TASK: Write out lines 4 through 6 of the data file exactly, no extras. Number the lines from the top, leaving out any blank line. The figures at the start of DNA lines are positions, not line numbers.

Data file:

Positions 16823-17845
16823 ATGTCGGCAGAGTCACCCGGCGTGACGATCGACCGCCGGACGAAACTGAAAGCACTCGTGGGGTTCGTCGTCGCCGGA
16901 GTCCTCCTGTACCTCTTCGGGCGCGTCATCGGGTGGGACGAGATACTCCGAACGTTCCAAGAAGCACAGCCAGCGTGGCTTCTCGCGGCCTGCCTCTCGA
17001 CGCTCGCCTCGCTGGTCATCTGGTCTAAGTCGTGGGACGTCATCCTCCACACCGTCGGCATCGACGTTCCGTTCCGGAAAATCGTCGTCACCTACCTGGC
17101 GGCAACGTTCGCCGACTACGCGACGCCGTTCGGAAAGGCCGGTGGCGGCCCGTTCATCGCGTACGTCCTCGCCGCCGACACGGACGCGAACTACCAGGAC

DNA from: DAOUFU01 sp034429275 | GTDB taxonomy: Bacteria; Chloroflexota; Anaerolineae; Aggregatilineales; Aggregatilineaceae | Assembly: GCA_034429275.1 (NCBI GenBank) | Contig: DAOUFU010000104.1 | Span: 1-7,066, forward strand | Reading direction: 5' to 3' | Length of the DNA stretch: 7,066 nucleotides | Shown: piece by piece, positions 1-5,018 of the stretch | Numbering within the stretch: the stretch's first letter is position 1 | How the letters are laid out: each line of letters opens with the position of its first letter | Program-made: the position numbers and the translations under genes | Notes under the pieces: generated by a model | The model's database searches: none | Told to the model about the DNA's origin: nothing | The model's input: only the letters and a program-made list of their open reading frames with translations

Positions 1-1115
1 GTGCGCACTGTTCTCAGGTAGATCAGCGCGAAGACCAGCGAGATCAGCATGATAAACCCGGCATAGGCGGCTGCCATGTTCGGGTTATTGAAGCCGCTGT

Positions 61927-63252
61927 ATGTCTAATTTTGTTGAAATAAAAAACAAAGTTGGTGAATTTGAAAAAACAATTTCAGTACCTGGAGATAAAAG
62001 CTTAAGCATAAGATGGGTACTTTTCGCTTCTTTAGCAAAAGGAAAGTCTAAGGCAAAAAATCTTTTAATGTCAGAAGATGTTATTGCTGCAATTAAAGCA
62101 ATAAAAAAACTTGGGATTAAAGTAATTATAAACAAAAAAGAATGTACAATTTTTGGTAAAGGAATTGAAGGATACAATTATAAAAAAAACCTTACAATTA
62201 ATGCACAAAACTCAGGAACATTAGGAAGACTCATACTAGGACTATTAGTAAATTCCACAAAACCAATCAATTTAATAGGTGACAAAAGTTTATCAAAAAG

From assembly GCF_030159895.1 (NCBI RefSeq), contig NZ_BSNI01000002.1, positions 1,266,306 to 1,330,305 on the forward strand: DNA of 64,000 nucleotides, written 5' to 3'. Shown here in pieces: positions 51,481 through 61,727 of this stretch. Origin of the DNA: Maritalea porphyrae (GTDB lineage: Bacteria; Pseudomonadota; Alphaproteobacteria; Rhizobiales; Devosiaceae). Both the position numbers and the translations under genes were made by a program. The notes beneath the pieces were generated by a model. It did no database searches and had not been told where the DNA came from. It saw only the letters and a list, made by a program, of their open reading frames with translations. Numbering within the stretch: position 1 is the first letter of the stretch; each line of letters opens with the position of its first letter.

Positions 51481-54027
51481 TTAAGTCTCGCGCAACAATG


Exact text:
17001 CGCTCGCCTCGCTGGTCATCTGGTCTAAGTCGTGGGACGTCATCCTCCACACCGTCGGCATCGACGTTCCGTTCCGGAAAATCGTCGTCACCTACCTGGC
17101 GGCAACGTTCGCCGACTACGCGACGCCGTTCGGAAAGGCCGGTGGCGGCCCGTTCATCGCGTACGTCCTCGCCGCCGACACGGACGCGAACTACCAGGAC

DNA from: DAOUFU01 sp034429275 | GTDB taxonomy: Bacteria; Chloroflexota; Anaerolineae; Aggregatilineales; Aggregatilineaceae | Assembly: GCA_034429275.1 (NCBI GenBank) | Contig: DAOUFU010000104.1 | Span: 1-7,066, forward strand | Reading direction: 5' to 3' | Length of the DNA stretch: 7,066 nucleotides | Shown: piece by piece, positions 1-5,018 of the stretch | Numbering within the stretch: the stretch's first letter is position 1 | How the letters are laid out: each line of letters opens with the position of its first letter | Program-made: the position numbers and the translations under genes | Notes under the pieces: generated by a model | The model's database searches: none | Told to the model about the DNA's origin: nothing | The model's input: only the letters and a program-made list of their open reading frames with translations